How to prevent the Windows screensaver from locking your screen

Sometimes system administrators set a shorter (than agreeable) idle timeout for your screensaver (eg. via group policy) and do not grant you the rights to change it. Eg. some people think that 10 minutes of "inactivity" (ie. no mouse or keypress) must mean that you've left your computer and it must be locked to prevent malicious access. Obviously I'm not such an administrator and I think that enforcing this kind of security assuming everybody is a moron and incapable of locking their workstation if going away is a bad thing (locking every workstation after 10m of inactivity will not improve the company security ... in fact I believe that it'll just make everybody angry and it'll drive people to try to circumvent the limitation ... sometimes opening a lot larger security whole in the process).

There're a number of ways to work around the screensaver timeout so why bother with it at all? Let's see a few ...
  • My favourite is: put your optical mouse on an alarm clock. Smile The alarm clock should face upwards so the beam of the LED in the mouse gets interrupted by the clock's hands). Smile It doesn't get any more simple than that. Laughing out loud Of course the cursor jumping around the screen might prevent you from doing whatever you tried to do in the first place (read/understand something, watch a presentation, etc.).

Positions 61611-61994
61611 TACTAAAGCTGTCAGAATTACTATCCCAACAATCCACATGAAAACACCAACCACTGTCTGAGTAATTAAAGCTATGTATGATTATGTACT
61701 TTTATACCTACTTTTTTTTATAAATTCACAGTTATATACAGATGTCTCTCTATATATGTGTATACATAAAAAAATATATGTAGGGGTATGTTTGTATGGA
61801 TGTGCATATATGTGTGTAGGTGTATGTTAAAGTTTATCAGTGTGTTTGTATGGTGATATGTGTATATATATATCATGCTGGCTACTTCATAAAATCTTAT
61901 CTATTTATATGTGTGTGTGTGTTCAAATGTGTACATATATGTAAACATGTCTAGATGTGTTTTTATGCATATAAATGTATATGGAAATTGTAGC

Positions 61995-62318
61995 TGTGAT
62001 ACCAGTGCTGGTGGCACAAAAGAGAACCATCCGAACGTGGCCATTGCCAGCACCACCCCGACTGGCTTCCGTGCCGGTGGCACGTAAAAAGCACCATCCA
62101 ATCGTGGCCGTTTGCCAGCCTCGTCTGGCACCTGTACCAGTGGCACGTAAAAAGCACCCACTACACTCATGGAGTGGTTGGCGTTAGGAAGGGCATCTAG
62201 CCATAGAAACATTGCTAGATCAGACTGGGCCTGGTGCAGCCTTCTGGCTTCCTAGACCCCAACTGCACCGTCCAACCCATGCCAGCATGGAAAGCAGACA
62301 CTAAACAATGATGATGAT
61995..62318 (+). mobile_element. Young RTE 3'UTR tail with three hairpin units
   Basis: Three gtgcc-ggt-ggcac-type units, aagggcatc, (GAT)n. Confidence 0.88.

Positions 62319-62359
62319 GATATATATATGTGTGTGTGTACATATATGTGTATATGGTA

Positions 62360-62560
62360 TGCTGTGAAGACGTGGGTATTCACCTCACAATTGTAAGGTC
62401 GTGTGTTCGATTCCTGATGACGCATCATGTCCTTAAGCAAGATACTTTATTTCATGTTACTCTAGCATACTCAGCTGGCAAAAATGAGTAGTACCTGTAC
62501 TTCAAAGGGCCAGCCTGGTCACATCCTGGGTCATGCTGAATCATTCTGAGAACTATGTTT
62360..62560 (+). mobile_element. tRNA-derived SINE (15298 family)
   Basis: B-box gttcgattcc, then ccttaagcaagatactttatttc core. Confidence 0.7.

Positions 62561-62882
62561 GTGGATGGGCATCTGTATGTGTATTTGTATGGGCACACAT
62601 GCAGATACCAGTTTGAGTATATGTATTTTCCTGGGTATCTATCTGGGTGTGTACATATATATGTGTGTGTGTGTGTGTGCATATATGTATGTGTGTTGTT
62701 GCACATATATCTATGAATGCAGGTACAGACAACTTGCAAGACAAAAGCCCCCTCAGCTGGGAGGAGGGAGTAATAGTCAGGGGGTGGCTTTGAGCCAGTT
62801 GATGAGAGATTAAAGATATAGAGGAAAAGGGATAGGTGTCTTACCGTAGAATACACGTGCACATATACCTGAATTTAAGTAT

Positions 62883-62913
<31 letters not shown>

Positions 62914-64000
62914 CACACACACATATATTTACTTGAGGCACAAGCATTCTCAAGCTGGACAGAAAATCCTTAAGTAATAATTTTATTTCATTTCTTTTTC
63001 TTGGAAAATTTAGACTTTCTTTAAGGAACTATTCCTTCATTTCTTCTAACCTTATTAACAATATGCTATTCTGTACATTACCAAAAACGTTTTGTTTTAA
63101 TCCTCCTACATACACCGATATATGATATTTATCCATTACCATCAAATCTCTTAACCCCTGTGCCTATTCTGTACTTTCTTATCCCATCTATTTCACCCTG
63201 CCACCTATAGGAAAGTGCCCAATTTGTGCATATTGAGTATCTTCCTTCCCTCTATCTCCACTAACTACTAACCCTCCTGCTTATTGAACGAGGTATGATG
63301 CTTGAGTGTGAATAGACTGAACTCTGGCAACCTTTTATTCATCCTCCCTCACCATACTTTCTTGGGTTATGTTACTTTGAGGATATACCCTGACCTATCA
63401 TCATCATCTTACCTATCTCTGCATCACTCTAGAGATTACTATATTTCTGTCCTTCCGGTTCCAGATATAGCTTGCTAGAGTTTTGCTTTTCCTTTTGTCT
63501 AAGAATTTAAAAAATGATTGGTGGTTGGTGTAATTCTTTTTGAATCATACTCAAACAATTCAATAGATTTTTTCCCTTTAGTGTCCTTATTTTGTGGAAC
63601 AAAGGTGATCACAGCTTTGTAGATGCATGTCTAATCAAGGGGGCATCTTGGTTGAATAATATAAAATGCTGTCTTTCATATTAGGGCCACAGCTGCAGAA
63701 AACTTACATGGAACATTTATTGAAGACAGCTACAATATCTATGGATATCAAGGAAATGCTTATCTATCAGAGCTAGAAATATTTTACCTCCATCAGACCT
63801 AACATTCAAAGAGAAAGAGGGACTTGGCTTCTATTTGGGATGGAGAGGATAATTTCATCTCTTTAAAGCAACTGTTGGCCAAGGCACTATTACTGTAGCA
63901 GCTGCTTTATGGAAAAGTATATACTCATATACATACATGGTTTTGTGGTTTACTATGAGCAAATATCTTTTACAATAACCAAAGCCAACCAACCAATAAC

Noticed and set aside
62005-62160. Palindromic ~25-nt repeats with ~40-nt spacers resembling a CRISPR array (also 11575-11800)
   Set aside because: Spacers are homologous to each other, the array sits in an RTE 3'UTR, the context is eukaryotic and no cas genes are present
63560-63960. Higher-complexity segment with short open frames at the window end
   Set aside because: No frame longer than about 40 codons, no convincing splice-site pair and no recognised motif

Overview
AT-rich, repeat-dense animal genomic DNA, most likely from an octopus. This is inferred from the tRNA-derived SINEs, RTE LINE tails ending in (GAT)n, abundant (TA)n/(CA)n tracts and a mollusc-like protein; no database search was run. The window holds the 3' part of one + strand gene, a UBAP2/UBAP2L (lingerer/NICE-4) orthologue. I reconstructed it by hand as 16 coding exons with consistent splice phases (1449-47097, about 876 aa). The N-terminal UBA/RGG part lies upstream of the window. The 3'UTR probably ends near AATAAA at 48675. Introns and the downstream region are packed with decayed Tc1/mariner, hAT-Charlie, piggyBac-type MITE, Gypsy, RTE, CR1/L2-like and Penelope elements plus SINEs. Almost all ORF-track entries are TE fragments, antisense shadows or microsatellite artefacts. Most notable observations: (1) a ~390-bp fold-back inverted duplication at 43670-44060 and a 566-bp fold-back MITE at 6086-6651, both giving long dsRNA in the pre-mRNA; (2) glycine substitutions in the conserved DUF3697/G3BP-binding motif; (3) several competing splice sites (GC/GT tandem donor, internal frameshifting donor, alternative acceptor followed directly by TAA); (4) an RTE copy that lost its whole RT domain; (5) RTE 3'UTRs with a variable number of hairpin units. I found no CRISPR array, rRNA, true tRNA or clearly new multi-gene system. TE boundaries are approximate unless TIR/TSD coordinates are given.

• Use a utility. There're quite a few. I consider Caffeine a simple and elegant solutation, but your mileage may vary.
  • Use a script. There're many variants of VBScripts or PowerShell scripts that try to prevent the screensaver from kicking in, some do it with success, some fail. I've attached a very short and simple VBScript (ss.vbs) which worked for me in many situations and environments (tested in Windows XP SP3 and 2008 R2), but of course there's no guarantee that it'll work for you too. Here's the source for it:
    Dim WshShell
    Set WshShell = WScript.CreateObject("WScript.Shell")
    Do While True
    It fires the F15 keypress event every 55 seconds. Just double-click the script (or put it in your Startup folder) and enjoy a locking-free Windows session. Smile
    (Note: if you cannot download it, just fire up your notepad and copy&paste the code into it. Smile But beware that notepad will save the file most probably with a *.txt extension and double-clicking a *.txt will not launch the script for you. I should also mention that if you use this script in a Terminal Service session and minimize the Terminal Service client's window, the screen will get locked just as usually. I guess you cannot send keys in the session via SendKeys() if it's minimized.)
  • Or as a last (or first? Smile ) measure: you might try to talk senses into your administrator/boss/whatever. In a large company this might prove to be difficult and if you've to convince more than one or two guys, you might not succeed. But still, it's worth a try.